This exquisite, resonant novel by PEN/Faulkner winner James Salter is a brilliant portrait of a marriage by a contemporary American master. It is the story of Nedra and Viri, whose favored life is centered around dinners, ingenious games with their children, enviable friends, and near-perfect days passed skating on a frozen river or sunning on the beach. But even as he lingers over the surface of their marriage, Salter lets us see the fine cracks that are spreading through it, flaws that will eventually mar the lovely picture beyond repair. Seductive, witty, and elegantly nuanced, Light Years is a classic novel of an entire generation that discovered the limits of its own happiness - and then felt compelled to destroy it.
©1975 James Salter (P)2014 Audible Inc.
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"A story of ordinary unhappiness"
The book covers most of the life of Nedra and Ivri, a middle-class suburban couple with two children. They go through life withouth true values, intimacy and any deep sense of realities. There are hopes (no true passions) and rather trivial dreams (traveling to Europe, glamour , wealth, the sexy secretary..) ; their life fades away and ends almost like a candle that has burned out in the dark. Beautifully written, but unengaging , sad and,at times , almost boring.
"Not my favorite purchase, not my worse..."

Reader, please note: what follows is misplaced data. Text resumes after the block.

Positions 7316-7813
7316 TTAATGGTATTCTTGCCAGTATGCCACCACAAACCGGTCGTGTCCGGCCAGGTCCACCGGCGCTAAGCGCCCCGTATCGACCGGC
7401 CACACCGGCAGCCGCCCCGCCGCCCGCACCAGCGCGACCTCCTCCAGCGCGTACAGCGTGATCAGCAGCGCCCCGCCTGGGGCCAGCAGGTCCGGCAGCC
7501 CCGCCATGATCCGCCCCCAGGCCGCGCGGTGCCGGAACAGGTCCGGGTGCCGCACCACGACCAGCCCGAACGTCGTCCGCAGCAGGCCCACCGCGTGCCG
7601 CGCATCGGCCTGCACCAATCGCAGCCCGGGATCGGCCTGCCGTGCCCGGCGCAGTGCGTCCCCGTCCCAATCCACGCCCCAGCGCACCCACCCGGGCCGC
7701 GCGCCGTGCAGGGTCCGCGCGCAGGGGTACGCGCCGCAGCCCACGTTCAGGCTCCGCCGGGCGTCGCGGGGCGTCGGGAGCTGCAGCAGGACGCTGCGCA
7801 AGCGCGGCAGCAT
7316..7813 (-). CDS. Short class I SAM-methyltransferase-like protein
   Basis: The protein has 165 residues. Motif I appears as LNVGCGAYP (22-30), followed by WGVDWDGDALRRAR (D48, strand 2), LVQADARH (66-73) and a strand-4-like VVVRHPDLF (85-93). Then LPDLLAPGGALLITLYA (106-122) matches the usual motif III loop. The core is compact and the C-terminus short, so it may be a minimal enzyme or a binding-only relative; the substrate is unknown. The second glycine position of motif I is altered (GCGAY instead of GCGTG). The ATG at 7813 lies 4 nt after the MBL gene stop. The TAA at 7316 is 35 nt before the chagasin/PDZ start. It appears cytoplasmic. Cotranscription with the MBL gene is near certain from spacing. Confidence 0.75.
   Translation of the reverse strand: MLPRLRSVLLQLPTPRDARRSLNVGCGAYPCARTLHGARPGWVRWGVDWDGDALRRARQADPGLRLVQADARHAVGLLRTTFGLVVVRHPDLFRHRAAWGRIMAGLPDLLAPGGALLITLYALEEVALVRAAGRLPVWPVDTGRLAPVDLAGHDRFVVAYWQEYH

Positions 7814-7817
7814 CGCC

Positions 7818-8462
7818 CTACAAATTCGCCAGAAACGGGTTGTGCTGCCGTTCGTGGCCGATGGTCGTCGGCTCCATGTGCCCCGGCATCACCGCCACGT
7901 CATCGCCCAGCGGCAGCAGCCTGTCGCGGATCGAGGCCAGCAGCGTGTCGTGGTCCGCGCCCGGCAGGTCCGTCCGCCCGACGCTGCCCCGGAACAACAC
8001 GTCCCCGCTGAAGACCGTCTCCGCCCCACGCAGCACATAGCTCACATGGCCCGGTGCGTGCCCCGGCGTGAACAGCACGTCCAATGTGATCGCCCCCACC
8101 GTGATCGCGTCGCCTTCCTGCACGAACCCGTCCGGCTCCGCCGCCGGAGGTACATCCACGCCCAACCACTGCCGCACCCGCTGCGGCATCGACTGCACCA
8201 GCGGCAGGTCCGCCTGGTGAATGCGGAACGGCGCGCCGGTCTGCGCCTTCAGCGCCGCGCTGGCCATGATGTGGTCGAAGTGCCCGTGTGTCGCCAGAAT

Story was well written, but it bore me at times. Wasn't excited to find out the end. It took me a while to finish.
"Elegant and elusive"
I understand why other writers prize James Salters as a novelist. His scenes are vivid, evocative, and also oblique. There is a fascinating combination of detail given and fact withheld. Like Proust, he tells you a lot--but leaves out a lot as well. His prose recreates the feeling of certain friendships: colorful and engaging in the moment, and then somewhat puzzling in the aftermath. Yet the characters take on so much life in Salter's masterful hands. I greatly enjoyed "Light Years": arty but not arch, poetic but not self-indulgent--nothing goes on too long, everything proportionate. And no one writes similes like Salter. I reveled in it, but readers who are in search of straightforward, page-turning narrative could get frustrated This is literary fiction of the highest quality.
The narrator Mark Boyett, is very good in all the important ways--his rhythm is just right, he evokes the different characters (with their many foreign accents) nicely, and he doesn't moon over the lyrical sections. My only gripe is that he mispronounces foreign words from time to time, a pet peeve of mine: he says "restina" for "retsina," for example, puts the wrong accent on the Italian word "facile..." You get the picture. It's a small blemish on a fine achievement. Boyett found the right tonality for this delicate novel, which I would not have thought conducive to an audiobook.
"Old school unabashed alpha male"
I love the spare writing style and the unabashed view into the mind of an uncompromised alpha male. It's a rare thing in good literature. Acceptable in MadMen days, but cowed in our age of gender equality. Glad that there is equality, but men and women are NOT the same.
He reflected the personality of the main character very well.
"Salter's fine poetic prose"
IA beautiful melancholy novel of a certain time and place, well read. The portrait's are intimate, the mood languorous and the sense of time feels wonderfully real.
The title is perfect: one travels at the speed of light through the full arcs of exquisitely described lives, all the while seeming to moving in slow motion, captivated by minutiae.
Some of the most wonderful sentences in the English language are here.
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